Over the weekend, a number of Filipino organizations came together to organize Bangon Pinoy!, a prayer service and fundraising event for the survivors of Super Typhoon Haiyan/Yolanda.
It reminded me of all the Pinoy gatherings from my Glee Club tours, when we were hosted by Filipino communities in Europe. It wouldn’t be a Pinoy event without lots of food (the arroz caldo and Spanish bread alone were worth coming for!)…
… lots of singing, and lots of people. Celeste Legaspi’s Isang Mundo, Isang Awit (sing it with me: “Je t’aime, te amo, I love you!”) also inevitably becomes part of the default soundtrack for these things.
It was Marlon’s and my first time to go to a Filipino community gathering since we moved to Amsterdam. There are over 17,000 Filipinos in the Netherlands, but majority of them don’t live in Amsterdam. The Filipino population in the Netherlands is dispersed pretty widely, with the larger communities being situated in the nearby cities of Amstelveen, Hoofddorp, and Den Haag, where the embassy is.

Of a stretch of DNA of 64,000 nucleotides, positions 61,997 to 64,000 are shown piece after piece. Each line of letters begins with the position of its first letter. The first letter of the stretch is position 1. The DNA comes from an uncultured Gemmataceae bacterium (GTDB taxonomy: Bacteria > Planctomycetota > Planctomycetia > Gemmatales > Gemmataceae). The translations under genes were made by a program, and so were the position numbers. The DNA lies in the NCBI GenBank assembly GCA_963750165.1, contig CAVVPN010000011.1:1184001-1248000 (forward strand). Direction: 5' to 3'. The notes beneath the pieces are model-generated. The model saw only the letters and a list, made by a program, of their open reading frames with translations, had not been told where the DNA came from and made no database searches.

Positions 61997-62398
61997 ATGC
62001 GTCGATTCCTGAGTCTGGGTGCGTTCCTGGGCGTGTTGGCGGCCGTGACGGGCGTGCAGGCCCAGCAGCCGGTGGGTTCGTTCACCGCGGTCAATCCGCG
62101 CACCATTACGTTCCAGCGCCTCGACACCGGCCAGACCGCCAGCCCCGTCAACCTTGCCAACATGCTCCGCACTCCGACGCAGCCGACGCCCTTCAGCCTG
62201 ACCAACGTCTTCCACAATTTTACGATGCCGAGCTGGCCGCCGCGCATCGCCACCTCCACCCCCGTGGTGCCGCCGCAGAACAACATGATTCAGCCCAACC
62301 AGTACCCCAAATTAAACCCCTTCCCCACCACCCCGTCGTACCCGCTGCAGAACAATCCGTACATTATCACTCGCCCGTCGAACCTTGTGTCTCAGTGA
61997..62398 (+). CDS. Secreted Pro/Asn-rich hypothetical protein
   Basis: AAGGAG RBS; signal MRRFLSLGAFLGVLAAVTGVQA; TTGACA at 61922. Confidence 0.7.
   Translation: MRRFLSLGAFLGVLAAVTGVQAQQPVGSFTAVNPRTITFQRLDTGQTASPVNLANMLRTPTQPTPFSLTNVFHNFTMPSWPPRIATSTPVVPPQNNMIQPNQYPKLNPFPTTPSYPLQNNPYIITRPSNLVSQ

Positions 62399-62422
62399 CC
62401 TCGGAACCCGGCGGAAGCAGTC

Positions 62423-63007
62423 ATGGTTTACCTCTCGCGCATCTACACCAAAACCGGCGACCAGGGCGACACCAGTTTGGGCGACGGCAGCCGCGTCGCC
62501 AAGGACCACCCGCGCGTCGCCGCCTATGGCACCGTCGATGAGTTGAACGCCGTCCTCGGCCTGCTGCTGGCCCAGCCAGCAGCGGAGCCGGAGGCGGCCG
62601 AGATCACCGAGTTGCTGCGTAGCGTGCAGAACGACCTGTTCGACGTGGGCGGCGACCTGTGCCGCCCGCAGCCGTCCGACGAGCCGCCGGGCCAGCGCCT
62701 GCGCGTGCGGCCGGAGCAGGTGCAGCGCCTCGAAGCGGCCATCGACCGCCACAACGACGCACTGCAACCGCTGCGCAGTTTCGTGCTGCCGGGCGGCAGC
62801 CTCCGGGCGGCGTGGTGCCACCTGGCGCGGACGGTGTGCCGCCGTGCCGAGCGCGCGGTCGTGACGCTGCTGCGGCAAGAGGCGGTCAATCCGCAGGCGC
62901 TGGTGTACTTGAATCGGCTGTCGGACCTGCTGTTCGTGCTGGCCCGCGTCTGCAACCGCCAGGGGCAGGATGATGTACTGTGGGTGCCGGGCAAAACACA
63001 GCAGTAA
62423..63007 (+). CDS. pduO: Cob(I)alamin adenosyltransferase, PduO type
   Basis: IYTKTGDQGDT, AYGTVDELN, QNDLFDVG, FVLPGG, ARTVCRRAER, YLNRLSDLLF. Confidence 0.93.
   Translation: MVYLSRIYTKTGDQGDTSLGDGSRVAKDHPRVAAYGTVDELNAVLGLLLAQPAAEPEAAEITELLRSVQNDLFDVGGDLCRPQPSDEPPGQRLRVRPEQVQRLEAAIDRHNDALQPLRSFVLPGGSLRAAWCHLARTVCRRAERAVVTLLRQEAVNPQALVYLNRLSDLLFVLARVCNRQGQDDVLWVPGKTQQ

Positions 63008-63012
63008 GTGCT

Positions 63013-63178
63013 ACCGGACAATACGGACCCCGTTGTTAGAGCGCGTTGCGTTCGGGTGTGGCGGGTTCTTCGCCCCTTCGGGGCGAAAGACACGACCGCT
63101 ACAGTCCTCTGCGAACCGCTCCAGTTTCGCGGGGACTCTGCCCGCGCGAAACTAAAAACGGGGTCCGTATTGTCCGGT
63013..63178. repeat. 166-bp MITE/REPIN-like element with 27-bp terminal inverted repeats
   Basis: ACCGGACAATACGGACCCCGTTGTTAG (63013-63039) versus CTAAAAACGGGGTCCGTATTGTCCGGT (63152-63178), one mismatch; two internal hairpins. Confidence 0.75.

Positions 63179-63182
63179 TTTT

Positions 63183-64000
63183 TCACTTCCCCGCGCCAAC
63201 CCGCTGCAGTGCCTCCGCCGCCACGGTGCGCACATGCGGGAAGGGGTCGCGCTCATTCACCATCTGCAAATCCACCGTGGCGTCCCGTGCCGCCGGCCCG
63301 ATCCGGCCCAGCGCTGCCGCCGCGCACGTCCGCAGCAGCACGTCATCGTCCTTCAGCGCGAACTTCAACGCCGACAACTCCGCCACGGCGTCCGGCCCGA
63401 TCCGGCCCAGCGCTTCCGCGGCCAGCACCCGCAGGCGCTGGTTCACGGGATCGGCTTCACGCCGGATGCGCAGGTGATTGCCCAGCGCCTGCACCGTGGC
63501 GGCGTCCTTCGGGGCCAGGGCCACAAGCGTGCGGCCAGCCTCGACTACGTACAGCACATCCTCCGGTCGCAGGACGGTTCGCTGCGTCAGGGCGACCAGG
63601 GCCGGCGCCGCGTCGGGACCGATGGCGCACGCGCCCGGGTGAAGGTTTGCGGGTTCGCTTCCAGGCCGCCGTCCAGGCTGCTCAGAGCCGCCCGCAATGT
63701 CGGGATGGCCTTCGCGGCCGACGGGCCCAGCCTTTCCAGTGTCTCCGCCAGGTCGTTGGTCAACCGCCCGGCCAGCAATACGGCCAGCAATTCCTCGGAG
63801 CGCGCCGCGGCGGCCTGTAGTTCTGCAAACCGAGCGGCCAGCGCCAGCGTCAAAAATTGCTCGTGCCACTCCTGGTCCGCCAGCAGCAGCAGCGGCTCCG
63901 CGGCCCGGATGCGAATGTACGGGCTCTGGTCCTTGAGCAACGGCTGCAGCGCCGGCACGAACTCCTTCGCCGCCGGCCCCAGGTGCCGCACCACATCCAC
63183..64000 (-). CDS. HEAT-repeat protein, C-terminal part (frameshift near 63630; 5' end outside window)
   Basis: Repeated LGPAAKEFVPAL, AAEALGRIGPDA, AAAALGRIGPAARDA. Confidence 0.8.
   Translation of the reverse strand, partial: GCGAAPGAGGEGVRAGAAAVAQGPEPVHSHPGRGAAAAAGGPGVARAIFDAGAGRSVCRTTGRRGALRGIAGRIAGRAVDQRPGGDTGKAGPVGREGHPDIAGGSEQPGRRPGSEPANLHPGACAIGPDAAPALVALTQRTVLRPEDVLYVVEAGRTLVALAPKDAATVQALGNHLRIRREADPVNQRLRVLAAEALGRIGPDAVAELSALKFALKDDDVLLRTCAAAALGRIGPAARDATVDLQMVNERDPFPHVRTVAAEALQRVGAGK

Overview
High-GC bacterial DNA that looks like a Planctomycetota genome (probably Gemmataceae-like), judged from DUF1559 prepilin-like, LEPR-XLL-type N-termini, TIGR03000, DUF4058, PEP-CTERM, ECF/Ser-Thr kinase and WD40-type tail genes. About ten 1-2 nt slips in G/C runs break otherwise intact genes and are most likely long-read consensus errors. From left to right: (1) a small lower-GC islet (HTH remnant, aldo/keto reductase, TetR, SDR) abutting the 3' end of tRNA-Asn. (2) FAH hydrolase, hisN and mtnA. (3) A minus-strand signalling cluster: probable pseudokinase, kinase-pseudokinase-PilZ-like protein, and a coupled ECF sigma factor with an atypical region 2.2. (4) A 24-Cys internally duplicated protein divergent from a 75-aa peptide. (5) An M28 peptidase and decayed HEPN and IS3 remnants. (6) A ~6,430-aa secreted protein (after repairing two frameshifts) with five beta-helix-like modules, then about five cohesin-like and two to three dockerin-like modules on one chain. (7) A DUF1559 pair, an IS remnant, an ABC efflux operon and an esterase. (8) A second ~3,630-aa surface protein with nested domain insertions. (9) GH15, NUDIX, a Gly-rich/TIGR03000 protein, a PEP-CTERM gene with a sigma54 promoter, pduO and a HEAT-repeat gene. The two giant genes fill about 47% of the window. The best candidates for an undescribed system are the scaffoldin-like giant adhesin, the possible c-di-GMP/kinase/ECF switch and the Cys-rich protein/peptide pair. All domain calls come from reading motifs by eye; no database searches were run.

As you can see from her somewhat bewildered expression, it was also Tala’s first time to experience Filipino levels of noise! I think I need to let my inner fag hag out more often at home to prepare her for our trip to Manila this Christmas.
And it was Tala’s first time to meet a little Pinay just like her. They even look alike! Her new friend’s name is… wait for it… Tara.
Here in Holland, Filipinos aren’t the only ones working to bring aid to the survivors of Haiyan. The Netherlands’ response to the Philippines’ cry for help has been swift and decisive. Here are some of the things our Dutch friends have done to bring relief to those most in need.